Preschool kidsEvery Monday I do “chapel” for our church preschool. In all honesty it is not my strong suit to tell a story, no matter how brief, to a group of three and four year olds. I have, however, begun to truly enjoy my time with them. Recently something very special happened, and it really taught me a great lesson.

Our preschool director told me one of the children reported to his mother that God had come to see them last week. What the child said was both adorable and profound. I am definitely not God, but God did come to see him. God was there because the little child was looking for Him. What a marvelous thought – we see God when we look for Him. Jesus said, ‘Let the little children come to me, and do not stop them; for it is to such as these that the kingdom of heaven belongs.’ Children see God because they have not yet become their own God. Children do not see themselves as masters of their own destiny but rather as those that are dependent on others. They are vulnerable in so many ways. They need help, they need to believe in something and someone greater than themselves.

I learned from that child that God can be seen in the strangest places and faces. Perhaps it is well advised that we always be on our best behavior lest we shatter the faith of someone who is searching for God.

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Filed under Bible Devotional, Christian Journey

The Mystery of Faith

LutherIn 1520 Martin Luther explained the nature of faith using marriage as an illustration: “The third incomparable benefit of faith is that it unites the soul with Christ as a bride united with her bridegroom. By this mystery, as the apostle teaches, Christ and the soul become one flesh [Ephesians 5:31-32]. And if they are one flesh and there is between them a true marriage … it follows that everything they have they hold in common, the good as well as the evil. Accordingly the believing soul can boast of and glory in whatever Christ has as though it were his own …”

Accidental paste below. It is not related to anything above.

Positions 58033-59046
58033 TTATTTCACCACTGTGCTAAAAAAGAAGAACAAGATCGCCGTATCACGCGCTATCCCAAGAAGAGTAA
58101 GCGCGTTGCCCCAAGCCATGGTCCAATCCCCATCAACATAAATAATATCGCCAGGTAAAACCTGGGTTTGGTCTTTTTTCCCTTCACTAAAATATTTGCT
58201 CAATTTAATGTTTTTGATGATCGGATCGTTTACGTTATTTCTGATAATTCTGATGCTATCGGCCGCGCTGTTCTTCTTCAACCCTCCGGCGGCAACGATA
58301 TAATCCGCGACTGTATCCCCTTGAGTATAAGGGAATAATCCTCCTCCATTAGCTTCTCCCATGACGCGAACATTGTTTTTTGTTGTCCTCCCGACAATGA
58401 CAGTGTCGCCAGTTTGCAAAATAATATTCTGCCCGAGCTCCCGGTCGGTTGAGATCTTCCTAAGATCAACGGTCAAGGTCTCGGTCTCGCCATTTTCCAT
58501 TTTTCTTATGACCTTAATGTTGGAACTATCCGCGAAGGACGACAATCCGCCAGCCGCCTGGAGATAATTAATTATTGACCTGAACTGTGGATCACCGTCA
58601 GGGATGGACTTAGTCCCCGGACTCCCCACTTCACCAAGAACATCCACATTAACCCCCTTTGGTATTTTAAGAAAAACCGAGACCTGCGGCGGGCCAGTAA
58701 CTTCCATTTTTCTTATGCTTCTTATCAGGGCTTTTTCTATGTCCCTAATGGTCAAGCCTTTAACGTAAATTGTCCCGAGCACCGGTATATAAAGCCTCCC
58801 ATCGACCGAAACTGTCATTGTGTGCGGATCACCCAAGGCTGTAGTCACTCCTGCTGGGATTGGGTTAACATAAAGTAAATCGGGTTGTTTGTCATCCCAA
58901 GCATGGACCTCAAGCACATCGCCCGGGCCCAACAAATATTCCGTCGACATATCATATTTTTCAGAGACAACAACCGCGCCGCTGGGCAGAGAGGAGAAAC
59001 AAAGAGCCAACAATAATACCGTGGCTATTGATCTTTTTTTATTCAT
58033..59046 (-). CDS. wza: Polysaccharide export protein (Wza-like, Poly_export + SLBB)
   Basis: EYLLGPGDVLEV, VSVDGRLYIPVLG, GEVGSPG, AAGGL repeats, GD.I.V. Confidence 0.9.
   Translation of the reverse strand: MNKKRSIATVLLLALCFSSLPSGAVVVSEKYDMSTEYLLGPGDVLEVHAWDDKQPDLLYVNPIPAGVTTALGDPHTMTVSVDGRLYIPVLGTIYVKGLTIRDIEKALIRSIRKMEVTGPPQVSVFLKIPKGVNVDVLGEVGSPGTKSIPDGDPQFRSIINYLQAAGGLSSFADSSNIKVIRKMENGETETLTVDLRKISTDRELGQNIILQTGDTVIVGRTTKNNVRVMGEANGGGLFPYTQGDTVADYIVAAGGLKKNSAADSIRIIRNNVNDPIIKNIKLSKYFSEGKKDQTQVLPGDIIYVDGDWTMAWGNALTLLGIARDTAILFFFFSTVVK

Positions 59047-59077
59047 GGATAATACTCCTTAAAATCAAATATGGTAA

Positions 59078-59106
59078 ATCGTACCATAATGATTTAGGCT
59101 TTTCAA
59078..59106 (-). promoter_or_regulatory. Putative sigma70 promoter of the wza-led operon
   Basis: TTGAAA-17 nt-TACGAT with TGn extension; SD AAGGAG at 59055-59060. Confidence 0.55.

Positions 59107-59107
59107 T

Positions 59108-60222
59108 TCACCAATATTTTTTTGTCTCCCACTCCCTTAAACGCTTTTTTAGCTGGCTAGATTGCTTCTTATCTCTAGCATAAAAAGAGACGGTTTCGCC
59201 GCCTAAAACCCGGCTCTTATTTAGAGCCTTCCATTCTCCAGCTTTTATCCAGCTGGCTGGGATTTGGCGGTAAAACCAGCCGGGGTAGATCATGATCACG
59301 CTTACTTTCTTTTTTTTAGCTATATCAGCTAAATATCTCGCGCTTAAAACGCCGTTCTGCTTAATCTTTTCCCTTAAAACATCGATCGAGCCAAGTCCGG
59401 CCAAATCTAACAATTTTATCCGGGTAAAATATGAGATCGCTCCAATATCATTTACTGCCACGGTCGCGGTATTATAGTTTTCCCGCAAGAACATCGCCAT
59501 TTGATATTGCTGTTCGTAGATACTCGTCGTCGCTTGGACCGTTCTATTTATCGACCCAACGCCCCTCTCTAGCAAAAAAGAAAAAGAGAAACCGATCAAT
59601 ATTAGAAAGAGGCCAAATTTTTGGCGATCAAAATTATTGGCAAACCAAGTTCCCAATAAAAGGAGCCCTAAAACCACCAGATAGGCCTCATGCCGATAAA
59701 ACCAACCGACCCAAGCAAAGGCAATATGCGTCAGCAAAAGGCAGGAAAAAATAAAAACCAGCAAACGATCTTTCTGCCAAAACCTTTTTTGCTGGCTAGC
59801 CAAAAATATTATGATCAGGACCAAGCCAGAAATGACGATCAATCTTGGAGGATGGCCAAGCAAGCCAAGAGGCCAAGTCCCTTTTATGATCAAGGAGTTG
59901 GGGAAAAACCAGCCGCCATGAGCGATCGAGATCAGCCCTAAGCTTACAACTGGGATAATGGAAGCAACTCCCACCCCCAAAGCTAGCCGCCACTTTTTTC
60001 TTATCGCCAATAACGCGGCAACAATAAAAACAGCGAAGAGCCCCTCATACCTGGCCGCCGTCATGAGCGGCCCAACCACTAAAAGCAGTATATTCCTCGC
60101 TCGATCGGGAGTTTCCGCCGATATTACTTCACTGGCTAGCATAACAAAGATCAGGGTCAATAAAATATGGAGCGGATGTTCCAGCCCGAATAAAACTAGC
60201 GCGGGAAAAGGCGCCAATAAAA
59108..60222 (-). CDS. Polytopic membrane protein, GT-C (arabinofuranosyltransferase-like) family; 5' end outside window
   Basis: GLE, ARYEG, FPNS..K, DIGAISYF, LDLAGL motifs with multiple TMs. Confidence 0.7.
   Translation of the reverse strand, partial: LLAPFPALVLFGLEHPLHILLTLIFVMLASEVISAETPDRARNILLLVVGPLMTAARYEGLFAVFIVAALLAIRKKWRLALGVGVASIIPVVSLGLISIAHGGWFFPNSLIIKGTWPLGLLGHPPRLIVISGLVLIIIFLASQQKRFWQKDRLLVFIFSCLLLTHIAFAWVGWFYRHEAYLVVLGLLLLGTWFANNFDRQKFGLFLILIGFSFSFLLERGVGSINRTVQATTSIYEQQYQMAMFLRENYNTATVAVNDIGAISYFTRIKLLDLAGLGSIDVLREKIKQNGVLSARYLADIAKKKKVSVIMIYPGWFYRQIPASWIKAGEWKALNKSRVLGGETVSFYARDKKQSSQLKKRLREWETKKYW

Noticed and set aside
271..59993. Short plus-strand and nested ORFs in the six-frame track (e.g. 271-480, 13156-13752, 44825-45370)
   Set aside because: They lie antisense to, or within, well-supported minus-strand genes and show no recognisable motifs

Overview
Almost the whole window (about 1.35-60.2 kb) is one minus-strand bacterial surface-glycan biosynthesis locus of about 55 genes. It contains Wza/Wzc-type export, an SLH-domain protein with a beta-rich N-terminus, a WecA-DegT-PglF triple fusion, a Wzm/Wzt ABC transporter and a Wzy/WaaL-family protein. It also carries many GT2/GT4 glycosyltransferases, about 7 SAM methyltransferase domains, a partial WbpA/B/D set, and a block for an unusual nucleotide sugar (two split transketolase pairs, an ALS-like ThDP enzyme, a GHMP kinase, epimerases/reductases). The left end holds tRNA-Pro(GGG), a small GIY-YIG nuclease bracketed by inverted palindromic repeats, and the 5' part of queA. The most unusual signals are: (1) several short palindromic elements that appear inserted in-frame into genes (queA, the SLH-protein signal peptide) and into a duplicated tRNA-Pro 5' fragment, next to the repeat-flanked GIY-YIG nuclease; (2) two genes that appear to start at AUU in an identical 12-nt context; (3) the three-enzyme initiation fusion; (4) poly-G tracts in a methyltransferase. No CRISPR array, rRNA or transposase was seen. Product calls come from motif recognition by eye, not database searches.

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Filed under Devotional Quotes, Martin Luther

Brave Knights and Heroic Courage

03.365 (02.08.2009) Faith

“Since it is so likely that children will meet cruel enemies, let them at least have heard of brave knights and heroic courage.”

—-C S Lewis

Not just children, but all of us need to experience brave knights and heroic courage. Every follower of Christ experiences difficult and dark times and without the encouragement of seeing others overcome adversities, we will fall utterly exhausted. With so many cruel enemies that prey upon the people of sincerity and faith, it is necessary that believers see and experience the stories of the giants of the faith.

For far too many years I neglected to acknowledge the suffering of my soul. Somehow I thought that if I lived a holy enough life, won enough spiritual victories, and just closed my eyes and prayed hard enough all things would be well. In Hebrews Chapter 11 we are given a long list of the behaviors of people of faith and there heroic lives. I have found great strength from the Fathers of the Church who withstood great afflictions to establish the Church that sustains us today. In studying the spiritual and physical afflictions of mystics Julian of Norwich and John of the Cross, I know that sufferings need not be hollow and spiritually useless. If we look closely enough, we can find present day heroes that quietly and faithfully practice their faith in our world. Their spiritual journeys enliven and strengthen my faith. Christians need to seek out and find strength in the stories of brave knights and heroic courage.

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Filed under C. S. Lewis, Devotional Quotes, Encouragement